Protecting consumers

The Baltimore Sun

After decades of subscribing to the rule of "Buyer beware," policymakers in Washington and business leaders are favoring increased regulation of consumer products, and that's a good thing.

The shift was signaled last week when the House passed a bill with bipartisan support that would provide strong new protections for purchasers of children's toys. It would ban some chemical ingredients from products that may be causing dangerous health effects, require third-party testing of some children's products and bolster the Consumer Product Safety Commission's authority to inspect manufacturers' labs. Significant fraud and regulatory failures in the marketing of subprime mortgages, soaring prices in newly deregulated markets for electric power and suspected manipulation in increasingly competitive global oil markets have appropriately helped shift public views to recognition of the increased need for regulation. Food processors and marketers, fearing a public backlash from problems with contaminated products and ingredients, were among the businesses that have been urging Washington to increase regulatory oversight.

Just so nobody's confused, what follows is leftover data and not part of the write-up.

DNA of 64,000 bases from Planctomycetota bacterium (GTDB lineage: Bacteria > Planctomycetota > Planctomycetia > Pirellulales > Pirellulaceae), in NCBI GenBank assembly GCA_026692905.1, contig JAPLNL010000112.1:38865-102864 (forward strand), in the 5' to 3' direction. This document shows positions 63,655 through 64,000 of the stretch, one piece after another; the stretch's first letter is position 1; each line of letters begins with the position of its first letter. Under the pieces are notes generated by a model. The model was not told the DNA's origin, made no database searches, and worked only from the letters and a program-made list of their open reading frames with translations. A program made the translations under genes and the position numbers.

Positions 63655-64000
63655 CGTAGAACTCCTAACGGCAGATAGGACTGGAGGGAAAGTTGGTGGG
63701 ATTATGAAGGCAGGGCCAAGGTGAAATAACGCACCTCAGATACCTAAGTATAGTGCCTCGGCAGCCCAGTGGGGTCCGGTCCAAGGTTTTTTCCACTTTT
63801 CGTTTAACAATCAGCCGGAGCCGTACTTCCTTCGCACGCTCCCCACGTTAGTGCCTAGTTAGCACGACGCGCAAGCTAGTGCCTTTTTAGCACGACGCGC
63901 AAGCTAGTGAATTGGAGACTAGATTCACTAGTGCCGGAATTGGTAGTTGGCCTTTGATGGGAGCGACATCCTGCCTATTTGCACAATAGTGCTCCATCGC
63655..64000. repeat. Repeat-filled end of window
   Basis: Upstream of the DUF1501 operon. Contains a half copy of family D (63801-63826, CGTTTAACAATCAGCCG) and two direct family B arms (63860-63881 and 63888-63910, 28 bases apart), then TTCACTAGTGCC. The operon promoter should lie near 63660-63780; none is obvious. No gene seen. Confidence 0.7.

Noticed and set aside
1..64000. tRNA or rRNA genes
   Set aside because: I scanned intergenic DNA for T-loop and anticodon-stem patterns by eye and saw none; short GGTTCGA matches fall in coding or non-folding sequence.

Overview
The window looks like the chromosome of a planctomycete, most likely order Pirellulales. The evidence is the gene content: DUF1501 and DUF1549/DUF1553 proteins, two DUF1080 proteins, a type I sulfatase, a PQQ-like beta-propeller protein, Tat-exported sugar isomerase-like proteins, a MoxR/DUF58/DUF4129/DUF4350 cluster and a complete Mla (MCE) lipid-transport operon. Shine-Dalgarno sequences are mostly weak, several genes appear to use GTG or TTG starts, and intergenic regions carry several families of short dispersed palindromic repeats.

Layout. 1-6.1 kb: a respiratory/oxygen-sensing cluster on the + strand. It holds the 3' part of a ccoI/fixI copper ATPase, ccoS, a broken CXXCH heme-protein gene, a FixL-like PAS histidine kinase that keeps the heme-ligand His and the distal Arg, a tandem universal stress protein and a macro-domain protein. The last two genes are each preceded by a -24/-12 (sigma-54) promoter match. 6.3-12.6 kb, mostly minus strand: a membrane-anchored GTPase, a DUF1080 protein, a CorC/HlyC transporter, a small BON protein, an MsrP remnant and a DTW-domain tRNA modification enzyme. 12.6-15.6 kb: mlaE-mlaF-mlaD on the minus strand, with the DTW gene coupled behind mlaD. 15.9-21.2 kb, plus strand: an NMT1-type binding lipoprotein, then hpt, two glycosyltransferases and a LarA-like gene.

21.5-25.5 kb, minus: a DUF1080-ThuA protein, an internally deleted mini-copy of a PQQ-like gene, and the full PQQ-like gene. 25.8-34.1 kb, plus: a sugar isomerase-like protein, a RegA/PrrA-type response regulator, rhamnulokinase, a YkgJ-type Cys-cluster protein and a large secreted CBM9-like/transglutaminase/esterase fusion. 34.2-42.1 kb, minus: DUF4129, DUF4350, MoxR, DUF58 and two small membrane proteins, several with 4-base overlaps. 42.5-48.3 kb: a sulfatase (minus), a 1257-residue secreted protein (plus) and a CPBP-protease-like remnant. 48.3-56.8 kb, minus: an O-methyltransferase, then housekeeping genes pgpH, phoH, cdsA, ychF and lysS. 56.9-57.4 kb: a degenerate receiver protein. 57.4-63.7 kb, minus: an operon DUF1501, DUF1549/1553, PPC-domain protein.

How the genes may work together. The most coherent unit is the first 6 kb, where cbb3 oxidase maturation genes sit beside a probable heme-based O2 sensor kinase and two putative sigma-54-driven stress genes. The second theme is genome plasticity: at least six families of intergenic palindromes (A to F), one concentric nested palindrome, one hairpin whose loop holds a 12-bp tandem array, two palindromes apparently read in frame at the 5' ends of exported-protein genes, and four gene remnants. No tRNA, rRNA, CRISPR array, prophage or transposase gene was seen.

A majority of Americans want government to "do more to solve problems," according to a Wall Street Journal/NBC News poll released last week. A dozen years earlier, respondents opposed government action by a 2-to-1 ratio.

The pendulum is swinging with some justification. More regulation is needed in vital areas of public health and safety. We support, for instance, efforts by congressional Republicans and Democrats to win tougher safety standards and import controls on drug manufacturers. But every regulatory move should be carefully weighed, with recognition of the benefits that have flowed from the deregulation in the past in industries ranging from airlines to trucking to telecommunications. Now, a new balance should be struck.

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